Why Are the 2021 Olympics Still Being Called 'Tokyo 2020?'

Ecuador's Angie Paola Palacios Dajomes during a weightlifting competition on July 27.
Ecuador's Angie Paola Palacios Dajomes during a weightlifting competition on July 27. / Chris Graythen/Getty Images

You could probably understand if some Olympic sponsors neglected to update their messaging from “Tokyo 2020” to “Tokyo 2021” in an ad or on a T-shirt here or there. But since “Tokyo 2020” is everywhere—and “Tokyo 2021” is practically nowhere—it seems like the choice not to change the name of this year's Summer Games was intentional across the board.

As Sporting News reports, it was. In late March of last year, when the International Olympic Committee (IOC) and the Tokyo 2020 Organizing Committee announced that the 2020 Summer Games would be postponed until 2021, they also decided that “the Games will keep the name Olympic and Paralympic Games Tokyo 2020.”

Though the Games were still a few months off at that point, “Tokyo 2020” had already been in the public consciousness for years. According to USA Today, Japanese sponsors started introducing the Tokyo 2020 logo way back in 2015, and branded merchandise followed about three years later. For the organizers, sponsors, broadcasters, and anyone else licensing the designs to be forced to change their products so late in the process would’ve been massively expensive.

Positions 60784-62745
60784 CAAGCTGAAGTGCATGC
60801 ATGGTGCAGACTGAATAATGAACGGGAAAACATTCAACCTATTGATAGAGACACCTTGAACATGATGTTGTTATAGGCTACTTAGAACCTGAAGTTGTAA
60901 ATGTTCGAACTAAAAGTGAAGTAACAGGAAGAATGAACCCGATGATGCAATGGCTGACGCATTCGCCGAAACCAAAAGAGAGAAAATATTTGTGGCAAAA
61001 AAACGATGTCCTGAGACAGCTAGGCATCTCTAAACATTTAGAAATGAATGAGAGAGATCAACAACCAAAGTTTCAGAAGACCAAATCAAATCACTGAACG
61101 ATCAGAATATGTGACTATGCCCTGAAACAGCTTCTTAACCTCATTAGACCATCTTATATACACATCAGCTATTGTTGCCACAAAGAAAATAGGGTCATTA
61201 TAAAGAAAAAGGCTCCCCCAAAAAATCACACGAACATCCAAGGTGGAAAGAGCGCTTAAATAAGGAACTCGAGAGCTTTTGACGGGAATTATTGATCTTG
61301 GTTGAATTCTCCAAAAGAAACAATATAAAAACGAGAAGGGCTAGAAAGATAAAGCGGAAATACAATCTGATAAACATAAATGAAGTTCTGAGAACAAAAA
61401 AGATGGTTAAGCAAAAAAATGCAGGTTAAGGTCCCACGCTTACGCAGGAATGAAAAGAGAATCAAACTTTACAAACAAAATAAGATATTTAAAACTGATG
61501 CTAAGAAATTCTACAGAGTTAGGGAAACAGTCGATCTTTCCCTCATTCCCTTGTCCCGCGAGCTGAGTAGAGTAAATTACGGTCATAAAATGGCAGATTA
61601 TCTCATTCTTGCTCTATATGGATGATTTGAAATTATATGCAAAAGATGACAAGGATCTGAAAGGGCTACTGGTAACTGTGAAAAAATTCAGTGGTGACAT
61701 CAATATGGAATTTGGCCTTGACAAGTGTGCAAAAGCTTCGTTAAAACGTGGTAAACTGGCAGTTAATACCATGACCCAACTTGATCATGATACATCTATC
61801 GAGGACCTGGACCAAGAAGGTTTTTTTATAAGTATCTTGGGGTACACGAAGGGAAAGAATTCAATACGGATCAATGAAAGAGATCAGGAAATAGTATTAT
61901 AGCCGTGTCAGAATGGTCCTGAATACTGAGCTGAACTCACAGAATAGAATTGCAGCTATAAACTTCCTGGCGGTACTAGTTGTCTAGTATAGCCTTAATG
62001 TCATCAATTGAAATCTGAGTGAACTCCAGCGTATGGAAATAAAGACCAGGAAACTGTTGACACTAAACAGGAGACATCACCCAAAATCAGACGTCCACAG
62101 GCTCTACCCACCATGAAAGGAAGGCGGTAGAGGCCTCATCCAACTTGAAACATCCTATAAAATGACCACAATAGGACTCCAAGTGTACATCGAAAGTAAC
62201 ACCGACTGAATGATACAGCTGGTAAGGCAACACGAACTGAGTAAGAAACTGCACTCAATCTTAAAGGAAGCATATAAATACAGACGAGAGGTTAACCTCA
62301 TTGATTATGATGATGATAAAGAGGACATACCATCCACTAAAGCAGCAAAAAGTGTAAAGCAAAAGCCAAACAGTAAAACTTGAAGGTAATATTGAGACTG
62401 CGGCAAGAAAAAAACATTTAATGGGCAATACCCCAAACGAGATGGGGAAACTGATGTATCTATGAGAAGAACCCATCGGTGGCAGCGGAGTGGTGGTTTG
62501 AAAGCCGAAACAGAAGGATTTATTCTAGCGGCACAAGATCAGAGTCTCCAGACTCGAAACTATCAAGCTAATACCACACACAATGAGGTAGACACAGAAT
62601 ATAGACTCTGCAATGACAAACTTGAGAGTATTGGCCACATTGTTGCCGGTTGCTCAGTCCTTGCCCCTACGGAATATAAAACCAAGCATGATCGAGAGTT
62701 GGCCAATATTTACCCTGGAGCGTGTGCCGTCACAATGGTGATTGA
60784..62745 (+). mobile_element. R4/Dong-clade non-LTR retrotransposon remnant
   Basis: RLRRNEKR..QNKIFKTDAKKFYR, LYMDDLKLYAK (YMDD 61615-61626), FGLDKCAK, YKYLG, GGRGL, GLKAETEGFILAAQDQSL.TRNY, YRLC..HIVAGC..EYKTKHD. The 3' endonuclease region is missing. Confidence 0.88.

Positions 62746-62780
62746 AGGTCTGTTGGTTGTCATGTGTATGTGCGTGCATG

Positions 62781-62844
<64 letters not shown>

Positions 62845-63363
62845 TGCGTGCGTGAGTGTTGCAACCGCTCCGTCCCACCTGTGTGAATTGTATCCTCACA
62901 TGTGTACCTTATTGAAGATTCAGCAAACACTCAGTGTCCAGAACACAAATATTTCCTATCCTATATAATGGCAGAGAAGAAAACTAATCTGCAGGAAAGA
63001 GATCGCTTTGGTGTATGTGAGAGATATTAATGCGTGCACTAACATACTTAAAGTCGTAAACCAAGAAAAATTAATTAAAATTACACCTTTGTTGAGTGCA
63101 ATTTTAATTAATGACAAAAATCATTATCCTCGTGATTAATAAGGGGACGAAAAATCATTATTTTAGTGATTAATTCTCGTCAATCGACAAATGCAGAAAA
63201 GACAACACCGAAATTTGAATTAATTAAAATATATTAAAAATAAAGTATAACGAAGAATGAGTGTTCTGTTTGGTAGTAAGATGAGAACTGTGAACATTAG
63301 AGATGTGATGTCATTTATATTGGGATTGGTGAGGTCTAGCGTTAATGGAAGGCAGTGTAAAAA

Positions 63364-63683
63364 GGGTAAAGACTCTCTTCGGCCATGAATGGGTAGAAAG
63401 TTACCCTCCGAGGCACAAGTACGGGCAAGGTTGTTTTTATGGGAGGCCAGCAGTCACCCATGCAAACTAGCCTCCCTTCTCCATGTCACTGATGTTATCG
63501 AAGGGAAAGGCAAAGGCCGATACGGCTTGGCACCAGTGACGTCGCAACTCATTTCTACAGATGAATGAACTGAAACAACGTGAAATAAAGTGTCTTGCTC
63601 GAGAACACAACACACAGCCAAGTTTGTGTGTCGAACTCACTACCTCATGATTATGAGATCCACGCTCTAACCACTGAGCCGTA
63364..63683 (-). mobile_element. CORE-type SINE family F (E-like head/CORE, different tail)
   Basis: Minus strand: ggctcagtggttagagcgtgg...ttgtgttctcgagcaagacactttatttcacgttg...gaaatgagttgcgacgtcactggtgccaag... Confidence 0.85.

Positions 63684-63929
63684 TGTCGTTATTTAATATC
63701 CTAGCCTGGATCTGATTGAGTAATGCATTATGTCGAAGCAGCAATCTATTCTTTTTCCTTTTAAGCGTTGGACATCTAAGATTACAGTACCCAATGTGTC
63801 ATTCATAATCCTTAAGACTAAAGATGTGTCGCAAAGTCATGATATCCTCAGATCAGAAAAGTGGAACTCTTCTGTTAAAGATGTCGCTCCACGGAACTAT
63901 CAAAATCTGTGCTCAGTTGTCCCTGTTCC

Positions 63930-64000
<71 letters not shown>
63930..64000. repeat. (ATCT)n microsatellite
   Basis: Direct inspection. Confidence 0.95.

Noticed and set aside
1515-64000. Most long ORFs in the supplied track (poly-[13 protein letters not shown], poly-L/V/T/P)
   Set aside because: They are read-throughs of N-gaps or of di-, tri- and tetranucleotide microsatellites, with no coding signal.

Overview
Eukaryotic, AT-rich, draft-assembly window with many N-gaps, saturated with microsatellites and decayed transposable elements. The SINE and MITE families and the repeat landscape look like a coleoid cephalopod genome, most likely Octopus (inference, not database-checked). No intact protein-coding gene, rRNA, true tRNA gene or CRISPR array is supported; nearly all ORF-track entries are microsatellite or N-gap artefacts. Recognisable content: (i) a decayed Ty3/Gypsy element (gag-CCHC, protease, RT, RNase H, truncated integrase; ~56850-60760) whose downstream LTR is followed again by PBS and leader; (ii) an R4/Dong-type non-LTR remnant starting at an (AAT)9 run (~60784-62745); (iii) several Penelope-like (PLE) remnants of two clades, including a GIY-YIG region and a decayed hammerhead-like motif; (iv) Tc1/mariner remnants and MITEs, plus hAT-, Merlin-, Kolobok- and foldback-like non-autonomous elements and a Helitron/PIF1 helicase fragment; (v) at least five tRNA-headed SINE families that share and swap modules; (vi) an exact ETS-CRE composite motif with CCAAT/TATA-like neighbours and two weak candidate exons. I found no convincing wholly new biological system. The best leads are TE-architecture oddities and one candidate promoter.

“The primary asset the IOC and Tokyo Organizing Committee sells is its intellectual property and the corresponding brand equity associated with the marks, logos, designations, symbols, etc.,” Michael Lynch, a sports marketer who previously oversaw Visa’s Olympic sponsorship campaign, told Yahoo! Sports. “All that Olympic IP is branded 2020, including IOC and [organizing committee] creative, sponsor creative, advertising creative, promotional creative, licensed merchandise, tickets, on-site signage, events, you name it, all about to hit the market.”

The Olympics are already costing Japan upwards of $20 billion. And since fans aren’t allowed to attend, there won’t be an influx of tourism-related revenue to help defray the costs. Ballooning the bill further to fix the branding—and requiring everyone else to follow suit—would’ve only put more financial strain on a country whose citizens have voiced opposition to holding the Games at all due to the pandemic.

This way, everyone involved saves some money, and those of us watching the Olympics at home will just have to rely on our calendars to remind us what year it is.

[h/t Sporting News]